One of the most influential theologians in my life is a musician. Songwriter Michael Card’s exegetically evocative and lyrically beautiful songs drove me, as a young teenager in Mississippi struggling with a call to preach, to love passionately the mystery of Christ. I can hardly overestimate the ways in which his biblically rich songs (such as, perhaps my favorite, “He Was Heard”) have shaped both my understanding of Scripture and its application to my doctrine and life. And because of this, I was always careful to pay attention when I heard Michael Card speak.
Several years ago, on a broadcast of Card’s Moody network radio program “In the Studio,” Card talked about Christian mentoring with New Testament scholar George Guthrie of Union University. At the forefront of the discussion was a now deceased man who had been a mentor to both Card and Guthrie: William Lane. Lane, a New Testament scholar who specialized in the book of Hebrews, discipled Card during their time together at Western Kentucky University, where the older man began a lifelong friendship with the musician-theologian.
On the broadcast, Card speaks about how Lane never said, “Here is how I am mentoring you.” Instead, he just spent time with Card, talked about life with him and modeled for him in small ways what he considered to be the marks of a Christian. What Card brings forth as one of the greatest lessons he ever learned from Lane is not a curriculum or a step in a program. Instead, it is the memory of the time when travelling overseas with Lane, Lane insisted that Card sleep in the only bed available while Lane slept on the floor. Card says that all he could think about that night is the awkwardness of the fact that he, a college student, was comfortable in bed, while a brilliant New Testament scholar was on the floor around the corner. It hit him that what Lane was doing was teaching his protégé the Bible. From this, and other moments like it, came Card’s song about Christic servanthood, “The Basin and the Towel.”
There’s much talk about mentoring today among Christians. Often I find that some expect mentoring to be a clearly defined program, with a man announcing to a younger man: “You are my protégé. Today I have mentored you.” But, as Card points out, that’s not the way real Christian discipleship works. The greatest part of mentoring doesn’t seem like mentoring at all, just like friendship. Peter, James, and John probably didn’t say to themselves while walking to Gethsemene, “Here we go, boys. This is going to be the Gospel of Mark, chapter fourteen.” They thought it was just a walk.
The metaphor of the walk is especially important for Card in his moving book, The Walk, which is a memoir of his relationship with Lane. Card talks about his daily walks with Lane, about the sound of Lane’s booming voice, about the way Lane was there to help rescue the young contemporary Christian music artist from “success” in the “industry” and from bitterness at that same industry. Most significant of all, however, is Card’s description of his final days with Lane, after a life of friendship.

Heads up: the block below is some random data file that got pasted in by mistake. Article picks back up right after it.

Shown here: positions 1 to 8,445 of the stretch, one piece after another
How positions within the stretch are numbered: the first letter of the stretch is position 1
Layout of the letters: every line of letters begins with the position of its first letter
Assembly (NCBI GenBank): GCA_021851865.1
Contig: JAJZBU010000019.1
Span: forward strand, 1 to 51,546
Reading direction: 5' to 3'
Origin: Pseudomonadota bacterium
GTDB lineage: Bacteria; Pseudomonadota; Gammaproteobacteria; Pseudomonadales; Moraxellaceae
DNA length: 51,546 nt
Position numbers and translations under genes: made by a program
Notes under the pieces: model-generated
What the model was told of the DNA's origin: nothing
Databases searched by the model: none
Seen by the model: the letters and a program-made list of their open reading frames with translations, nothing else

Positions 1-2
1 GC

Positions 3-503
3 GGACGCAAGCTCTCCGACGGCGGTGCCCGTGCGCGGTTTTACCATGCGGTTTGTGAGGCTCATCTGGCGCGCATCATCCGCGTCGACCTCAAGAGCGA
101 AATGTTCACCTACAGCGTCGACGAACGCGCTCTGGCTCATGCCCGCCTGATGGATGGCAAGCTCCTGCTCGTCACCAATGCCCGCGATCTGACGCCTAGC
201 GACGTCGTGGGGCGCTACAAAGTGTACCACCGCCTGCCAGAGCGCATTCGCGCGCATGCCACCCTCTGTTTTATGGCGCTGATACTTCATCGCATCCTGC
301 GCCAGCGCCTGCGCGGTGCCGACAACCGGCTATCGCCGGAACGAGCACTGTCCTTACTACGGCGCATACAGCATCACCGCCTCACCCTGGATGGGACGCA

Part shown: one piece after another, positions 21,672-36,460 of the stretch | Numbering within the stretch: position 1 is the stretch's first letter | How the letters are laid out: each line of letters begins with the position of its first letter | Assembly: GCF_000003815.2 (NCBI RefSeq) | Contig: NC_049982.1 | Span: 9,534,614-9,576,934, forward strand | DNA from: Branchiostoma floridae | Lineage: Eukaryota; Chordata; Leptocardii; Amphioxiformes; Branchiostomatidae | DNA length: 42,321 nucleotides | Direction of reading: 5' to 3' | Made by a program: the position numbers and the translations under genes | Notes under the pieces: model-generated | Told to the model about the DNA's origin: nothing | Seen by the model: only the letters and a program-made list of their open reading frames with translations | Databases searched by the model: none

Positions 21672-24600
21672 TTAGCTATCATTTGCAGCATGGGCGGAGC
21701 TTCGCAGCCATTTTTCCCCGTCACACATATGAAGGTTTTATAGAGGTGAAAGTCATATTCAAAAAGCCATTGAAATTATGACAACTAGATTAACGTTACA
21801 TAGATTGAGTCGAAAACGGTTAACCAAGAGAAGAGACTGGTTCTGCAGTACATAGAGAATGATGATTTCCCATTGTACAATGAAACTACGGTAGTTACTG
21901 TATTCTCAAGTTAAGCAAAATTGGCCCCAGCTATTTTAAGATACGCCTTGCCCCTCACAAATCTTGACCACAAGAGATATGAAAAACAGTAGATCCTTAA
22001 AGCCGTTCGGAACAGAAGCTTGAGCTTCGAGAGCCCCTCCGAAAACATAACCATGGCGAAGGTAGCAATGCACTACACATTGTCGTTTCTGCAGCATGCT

The biblical scholar learned he had terminal cancer. He told Card he hoped to show him how a Christian man dies. The final words of the book are poignant and filled with hope, as Card describes what it was like to hold Lane’s hand as he died:
“I look at his hand, the familiar ring. I remember seeing him gesture as he would lecture. His breathing is labored and starting to slow down. Soon he will be gone. ‘When does it cease to be his hand?’ I ask myself. Bill would be the first person I’d ask such a question, if he were able to answer me now. Is this the first time I’ve ever really seen that hand? I look at my own hand and wait for him to fall asleep.”
“Like most great truths, it is a paradox. In order to really see something for the first time, it must be as if you are looking at it again for the last time. But this will not be the last time, if what my faith tells me is correct. I will see Bill and this hand again, I will be hearing that booming voice over the multitude, singing praise to God. ‘Look, beaaautiful!’”
Bill Lane didn’t know that his afternoon walks would have this kind of impact on this one man. And he didn’t know that such influence on this man would have such impact later on others. He just understood discipleship, and friendship, and the gospel of Jesus Christ.
And his teaching goes on. As a matter of fact, I hadn’t thought of it until I was typing this paragraph. The most influential Michael Card song in my own life, “He Was Heard,” is drawn from…the Book of Hebrews.
Pick up a copy of The Walk. Better yet, go for a walk. And look forward to the day when we will see Michael Card and Bill Lane once again walking together, talking about some issue or another. Maybe, in the presence of the Christ for whom he has written lyrics, Michael will sing a song for us. And maybe Bill will too.
Aim for more as you make disciples. Be a mentor, and invest in their lives with yours.